November 20, 2010

| perri dermatology
Medically reviewed by Anthony J. Perri, M.D.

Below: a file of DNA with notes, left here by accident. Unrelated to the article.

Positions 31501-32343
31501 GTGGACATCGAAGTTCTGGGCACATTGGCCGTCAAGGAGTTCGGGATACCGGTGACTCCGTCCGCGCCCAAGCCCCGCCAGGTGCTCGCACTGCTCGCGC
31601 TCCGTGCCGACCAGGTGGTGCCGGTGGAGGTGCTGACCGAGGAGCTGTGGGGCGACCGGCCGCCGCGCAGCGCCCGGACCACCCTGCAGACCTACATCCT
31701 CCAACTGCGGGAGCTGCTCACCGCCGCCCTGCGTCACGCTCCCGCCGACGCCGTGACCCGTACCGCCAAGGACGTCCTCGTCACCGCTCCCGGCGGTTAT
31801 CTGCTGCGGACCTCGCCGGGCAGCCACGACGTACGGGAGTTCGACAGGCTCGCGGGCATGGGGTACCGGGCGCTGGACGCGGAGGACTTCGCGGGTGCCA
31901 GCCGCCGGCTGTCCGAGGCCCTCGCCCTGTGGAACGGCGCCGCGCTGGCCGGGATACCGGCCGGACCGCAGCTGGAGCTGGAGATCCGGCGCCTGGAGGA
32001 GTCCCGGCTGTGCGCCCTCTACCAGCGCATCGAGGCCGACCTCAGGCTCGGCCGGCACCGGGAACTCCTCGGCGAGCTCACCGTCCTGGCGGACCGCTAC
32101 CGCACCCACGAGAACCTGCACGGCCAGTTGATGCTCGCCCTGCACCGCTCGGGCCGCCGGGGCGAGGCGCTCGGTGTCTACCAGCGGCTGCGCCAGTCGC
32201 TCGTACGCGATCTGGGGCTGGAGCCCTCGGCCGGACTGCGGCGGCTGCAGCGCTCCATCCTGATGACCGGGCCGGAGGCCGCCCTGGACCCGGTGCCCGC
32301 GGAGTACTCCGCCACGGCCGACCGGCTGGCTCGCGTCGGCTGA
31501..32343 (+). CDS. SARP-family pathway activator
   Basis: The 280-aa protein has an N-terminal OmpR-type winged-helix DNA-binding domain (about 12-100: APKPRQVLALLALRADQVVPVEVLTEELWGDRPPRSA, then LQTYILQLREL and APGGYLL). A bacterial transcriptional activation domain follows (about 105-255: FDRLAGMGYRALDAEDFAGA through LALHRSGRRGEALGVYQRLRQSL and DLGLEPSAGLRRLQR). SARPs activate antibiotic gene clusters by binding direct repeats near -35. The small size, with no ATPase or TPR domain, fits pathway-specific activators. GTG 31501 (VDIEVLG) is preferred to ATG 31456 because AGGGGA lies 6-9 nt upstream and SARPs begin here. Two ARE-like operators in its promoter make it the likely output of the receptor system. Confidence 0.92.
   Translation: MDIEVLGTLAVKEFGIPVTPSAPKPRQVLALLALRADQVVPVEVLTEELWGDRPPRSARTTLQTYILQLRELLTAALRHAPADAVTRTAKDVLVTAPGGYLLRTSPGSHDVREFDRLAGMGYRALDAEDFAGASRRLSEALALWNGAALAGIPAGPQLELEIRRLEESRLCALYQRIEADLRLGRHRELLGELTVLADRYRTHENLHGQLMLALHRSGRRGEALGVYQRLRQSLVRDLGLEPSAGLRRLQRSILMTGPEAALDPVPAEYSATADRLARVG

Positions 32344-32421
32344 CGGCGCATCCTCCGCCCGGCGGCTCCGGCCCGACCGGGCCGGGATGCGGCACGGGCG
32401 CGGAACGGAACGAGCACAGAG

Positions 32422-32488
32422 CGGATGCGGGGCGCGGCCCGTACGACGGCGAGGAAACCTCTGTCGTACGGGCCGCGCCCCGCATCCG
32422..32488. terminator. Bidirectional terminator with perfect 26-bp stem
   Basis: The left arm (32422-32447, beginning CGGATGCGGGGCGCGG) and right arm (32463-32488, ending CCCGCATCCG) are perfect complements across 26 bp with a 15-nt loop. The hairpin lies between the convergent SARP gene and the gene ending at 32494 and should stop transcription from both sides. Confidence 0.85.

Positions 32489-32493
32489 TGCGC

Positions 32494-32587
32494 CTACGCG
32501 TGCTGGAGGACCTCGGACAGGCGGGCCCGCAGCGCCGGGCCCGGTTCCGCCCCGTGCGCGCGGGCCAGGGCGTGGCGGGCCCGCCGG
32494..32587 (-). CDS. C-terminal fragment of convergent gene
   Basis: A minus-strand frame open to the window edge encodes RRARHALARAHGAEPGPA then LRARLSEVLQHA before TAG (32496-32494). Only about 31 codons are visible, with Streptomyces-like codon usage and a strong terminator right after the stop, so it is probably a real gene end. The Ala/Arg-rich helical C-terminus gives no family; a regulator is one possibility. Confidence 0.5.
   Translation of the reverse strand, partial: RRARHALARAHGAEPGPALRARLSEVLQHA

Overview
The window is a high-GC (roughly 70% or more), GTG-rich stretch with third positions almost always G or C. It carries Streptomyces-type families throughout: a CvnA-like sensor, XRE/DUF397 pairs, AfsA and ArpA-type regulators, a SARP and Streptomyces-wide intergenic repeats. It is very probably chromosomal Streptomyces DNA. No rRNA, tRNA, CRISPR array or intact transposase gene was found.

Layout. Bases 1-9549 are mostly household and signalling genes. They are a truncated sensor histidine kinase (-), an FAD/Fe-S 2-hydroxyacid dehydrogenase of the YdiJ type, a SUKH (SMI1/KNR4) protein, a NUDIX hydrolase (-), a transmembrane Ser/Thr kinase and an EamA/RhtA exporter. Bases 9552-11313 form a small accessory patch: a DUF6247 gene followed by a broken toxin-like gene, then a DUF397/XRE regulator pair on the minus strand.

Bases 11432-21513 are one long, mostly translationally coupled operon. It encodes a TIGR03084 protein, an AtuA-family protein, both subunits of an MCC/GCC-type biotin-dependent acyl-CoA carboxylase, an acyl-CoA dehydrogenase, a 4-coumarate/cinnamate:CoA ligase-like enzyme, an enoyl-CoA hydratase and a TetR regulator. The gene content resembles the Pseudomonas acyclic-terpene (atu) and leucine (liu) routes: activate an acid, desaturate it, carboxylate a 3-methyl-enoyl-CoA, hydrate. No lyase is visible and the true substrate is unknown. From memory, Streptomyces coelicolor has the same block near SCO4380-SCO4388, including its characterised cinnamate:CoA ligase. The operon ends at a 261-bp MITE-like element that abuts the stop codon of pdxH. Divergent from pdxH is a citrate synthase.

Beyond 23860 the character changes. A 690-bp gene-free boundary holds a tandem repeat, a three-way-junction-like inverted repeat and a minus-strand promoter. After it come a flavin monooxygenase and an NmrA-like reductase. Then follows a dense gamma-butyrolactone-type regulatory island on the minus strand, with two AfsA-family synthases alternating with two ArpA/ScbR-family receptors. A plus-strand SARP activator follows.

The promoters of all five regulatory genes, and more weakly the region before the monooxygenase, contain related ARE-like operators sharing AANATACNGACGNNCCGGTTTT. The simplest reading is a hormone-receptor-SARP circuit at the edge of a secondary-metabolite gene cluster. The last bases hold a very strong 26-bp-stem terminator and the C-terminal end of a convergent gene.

POEMS Syndrome, also called Crow Fukase Syndrome, is a very rare condition which I have encountered in my The Woodlands dermatology and Conroe dermatology offices.  POEMS stands for: P- Polyneuropathy, O- Organomegaly, E- Endocrinopathy, M- M protein spike, S- Skin changes.  Every patient with POEMS presents with a unique constellation of symptoms from these categories and having signs/symptoms in at least 3 of the 5 of the POEMS categories is needed for a diagnosis of this syndrome.  Most patients are in their 50’s or 60’s when the onset of POEMS occurs and there is a high mortality rate with a 5 year survival rate of 60%.  Men are affected over 2:1 more often than women.  The etiology of POEMS is unclear but current understanding is that VEGF (vascular endothelial growth factor) plays a role in the disease process.  The polyneuropathy involves both motor and sensory nerves but spares the cranial and autonomic nerves.  It usually begins distally (away from the body) and spreads proximally.  Both demyelination and axonal degeneration are present and patients can ultimately become so debilitated that they are bedridden which has a multitude of associated morbidities.  The organomegaly involves the enlargement of the lymph nodes, spleen and liver most commonly and is occasionally associated with Castleman’s Disease in 15% of patients.  A biopsy of the lymph nodes and spleen appears identical to Castleman’s Disease histologically.  Most patients have multiple endocrinopathies in POEMS and elevated estrogen levels can explain many of the endocrine disorders.  Men usually experience low testosterone and develop impotence and gynocomastia (enlargement of breast tissue).  Hypothyroidism, hypoparathyroidism, and diabetes also occur.  A plasma cell dyscrasia occurs that can simulate multiple myeloma.  Patients may experience thrombocytosis (elevated platelets) and serum protein electrophoresis results in an M protein spike which is either IgA or IgM.  The plasma cell dyscrasia can result in bone abnormalities such as osteosclerosis.  Skin changes are very common including angiomas which are red papules that can occur anywhere on the body.  The most common histology of these angiomas is identical to a cherry hemangioma but a rare type of angioma called a glomeruloid hemangioma can also occur.  Patients can also develop hypertrichosis, increased hair production all over their body.  Skin thickening and tightening called sclerodermoid changes is also commonly found.  Other findings include clubbing or whitening of the nails, edema (swelling) of the face and extremities, and hyperhidrosis (excess sweating).  Patients are usually managed by multiple specialists but a hematologist (blood disorder physician) is the primary physician for POEMS as chemotherapy and steroids are usually needed for treatment.